Nearly a century ago, a young man from Munich, N.D., died a violent death in the swamps of Florida creating the backdrop for a story that spans decades by Paul Legler.

Legler, a native of the Jamestown area, will be signing copies of "All the Terrible Things" from 2 to 4 p.m. Wednesday, June 23, at the Dakota Store on First Avenue in Jamestown.

The book is considered true-crime fiction because it is based on the actual events of the death of Martin Tabert, who left his home in North Dakota to see the world in the 1920s. He is pulled from a train in Dixie County, Florida, and charged with vagrancy. He is sentenced to a prison work camp or chain gang. While there he is whipped to death and his body buried somewhere in the swampy lands around the camp. It has not been located to this day.

"This book goes back a few years for me," Legler said. "The book 'Worse than Slavery' by David Oshinsky had a reference to a young man from North Dakota who had been whipped to death in a convict labor camp in Florida."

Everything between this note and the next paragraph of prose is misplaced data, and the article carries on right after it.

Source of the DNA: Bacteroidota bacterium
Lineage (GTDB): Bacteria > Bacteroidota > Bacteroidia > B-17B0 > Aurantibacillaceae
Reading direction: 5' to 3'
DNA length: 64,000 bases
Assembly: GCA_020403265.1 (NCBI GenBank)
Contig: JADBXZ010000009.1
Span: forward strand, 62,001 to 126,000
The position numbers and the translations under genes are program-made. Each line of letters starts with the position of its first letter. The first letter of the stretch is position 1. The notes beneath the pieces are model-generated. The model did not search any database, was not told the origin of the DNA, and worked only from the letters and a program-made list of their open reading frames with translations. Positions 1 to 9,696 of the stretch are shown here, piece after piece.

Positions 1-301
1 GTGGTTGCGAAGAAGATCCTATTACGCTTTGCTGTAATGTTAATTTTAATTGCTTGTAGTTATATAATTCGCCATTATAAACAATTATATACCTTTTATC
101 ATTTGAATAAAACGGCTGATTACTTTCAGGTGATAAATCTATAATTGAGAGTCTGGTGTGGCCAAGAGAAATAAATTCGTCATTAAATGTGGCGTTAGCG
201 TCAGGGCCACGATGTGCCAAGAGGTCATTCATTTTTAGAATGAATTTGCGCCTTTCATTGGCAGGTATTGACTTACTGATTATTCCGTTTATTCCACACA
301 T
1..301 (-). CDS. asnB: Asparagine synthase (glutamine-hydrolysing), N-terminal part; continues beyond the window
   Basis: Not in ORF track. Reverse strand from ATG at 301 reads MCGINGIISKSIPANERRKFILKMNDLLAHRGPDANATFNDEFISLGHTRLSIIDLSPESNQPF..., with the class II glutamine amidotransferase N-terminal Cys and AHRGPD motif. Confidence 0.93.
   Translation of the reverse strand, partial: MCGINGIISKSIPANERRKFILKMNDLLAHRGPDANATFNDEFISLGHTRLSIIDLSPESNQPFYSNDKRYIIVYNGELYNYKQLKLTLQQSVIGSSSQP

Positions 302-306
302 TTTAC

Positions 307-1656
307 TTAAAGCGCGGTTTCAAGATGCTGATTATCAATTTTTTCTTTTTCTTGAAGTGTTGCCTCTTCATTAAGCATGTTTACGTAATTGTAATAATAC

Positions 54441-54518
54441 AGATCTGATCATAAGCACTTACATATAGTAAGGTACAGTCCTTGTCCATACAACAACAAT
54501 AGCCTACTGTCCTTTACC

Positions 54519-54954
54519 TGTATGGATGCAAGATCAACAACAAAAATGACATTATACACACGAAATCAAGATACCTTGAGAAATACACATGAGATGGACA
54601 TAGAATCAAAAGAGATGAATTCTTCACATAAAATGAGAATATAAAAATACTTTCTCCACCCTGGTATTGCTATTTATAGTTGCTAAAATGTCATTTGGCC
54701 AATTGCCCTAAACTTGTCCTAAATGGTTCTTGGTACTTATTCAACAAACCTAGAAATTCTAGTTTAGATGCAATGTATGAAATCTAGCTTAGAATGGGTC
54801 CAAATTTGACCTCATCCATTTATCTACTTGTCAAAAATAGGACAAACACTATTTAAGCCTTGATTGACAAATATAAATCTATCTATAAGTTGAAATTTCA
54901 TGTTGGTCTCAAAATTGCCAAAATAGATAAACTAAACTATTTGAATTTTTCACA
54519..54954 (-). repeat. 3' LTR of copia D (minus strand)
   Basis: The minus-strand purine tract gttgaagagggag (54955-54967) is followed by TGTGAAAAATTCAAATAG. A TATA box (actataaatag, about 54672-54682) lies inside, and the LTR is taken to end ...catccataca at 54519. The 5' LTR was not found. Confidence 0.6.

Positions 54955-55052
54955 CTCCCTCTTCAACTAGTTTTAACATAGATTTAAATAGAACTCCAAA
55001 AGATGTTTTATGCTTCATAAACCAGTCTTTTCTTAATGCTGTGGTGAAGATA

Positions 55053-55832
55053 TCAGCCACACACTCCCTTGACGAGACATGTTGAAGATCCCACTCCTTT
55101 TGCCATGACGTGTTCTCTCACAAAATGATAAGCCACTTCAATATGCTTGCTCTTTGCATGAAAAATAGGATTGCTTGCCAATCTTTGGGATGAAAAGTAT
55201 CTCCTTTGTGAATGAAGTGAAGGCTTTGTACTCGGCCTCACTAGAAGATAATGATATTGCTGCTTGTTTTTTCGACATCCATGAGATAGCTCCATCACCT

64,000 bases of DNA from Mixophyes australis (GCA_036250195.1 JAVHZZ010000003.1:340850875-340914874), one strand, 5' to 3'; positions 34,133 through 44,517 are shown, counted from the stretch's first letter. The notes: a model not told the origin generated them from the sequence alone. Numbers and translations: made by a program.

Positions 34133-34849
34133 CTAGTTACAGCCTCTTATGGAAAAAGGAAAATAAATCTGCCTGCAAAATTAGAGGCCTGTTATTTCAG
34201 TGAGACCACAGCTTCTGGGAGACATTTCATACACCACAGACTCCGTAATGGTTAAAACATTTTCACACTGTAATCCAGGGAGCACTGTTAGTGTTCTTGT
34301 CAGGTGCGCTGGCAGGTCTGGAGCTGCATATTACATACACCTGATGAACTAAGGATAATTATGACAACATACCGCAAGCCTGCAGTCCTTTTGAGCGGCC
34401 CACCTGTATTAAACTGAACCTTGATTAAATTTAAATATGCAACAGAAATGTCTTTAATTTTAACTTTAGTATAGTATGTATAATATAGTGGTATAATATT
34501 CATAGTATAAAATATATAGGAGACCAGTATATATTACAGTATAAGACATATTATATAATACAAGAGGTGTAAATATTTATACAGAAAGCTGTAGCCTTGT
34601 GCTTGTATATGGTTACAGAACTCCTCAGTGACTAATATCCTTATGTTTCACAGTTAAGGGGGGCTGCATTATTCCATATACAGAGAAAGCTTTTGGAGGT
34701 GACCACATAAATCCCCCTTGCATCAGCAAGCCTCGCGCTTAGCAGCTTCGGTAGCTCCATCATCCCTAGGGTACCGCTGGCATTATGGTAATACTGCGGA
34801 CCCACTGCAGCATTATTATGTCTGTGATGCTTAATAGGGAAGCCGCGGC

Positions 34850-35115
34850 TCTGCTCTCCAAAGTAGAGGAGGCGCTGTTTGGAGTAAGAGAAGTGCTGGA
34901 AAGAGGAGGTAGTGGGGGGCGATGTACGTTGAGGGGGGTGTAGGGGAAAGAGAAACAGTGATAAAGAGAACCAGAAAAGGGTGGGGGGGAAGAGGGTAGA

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Much of the information about the incident comes from the records of Gudmunder Grimson, an attorney hired by the Tabert family to investigate the death of Martin Tabert. Grimson went on to become a North Dakota Supreme Court justice and his records are available through the archives of the State Historical Society of North Dakota.

Grimson's investigation of the incident also caught the attention of reporters for the New York World who also investigated. Articles written by the World received the Pulitzer Prize in 1924.

The light shed on Florida convict labor practices by Grimson and the New York World resulted in changes to Florida law regarding convict labor.

Legler said his book is a work of fiction.

"It is based on a true story but I've added two fictional characters," he said. "It is three stories interwoven and covers a period of about 100 years."

Those characters deal with topics of justice in the modern world.

Legler said he wrote the North Dakota scenes of the book first because he was familiar with the area. The author grew up near Jamestown and currently works as a poverty and civil rights attorney in Minneapolis.

He also went to Dixie County, Florida, which is located in the "armpit" of the state. In this case, the armpit refers to the area of Florida that turns from running north and south to running east and west.

"Half the Terrible Things" is Legler's second novel based on historic events.

"You can learn a lot by looking at and writing about history," he said. "People haven't changed that much."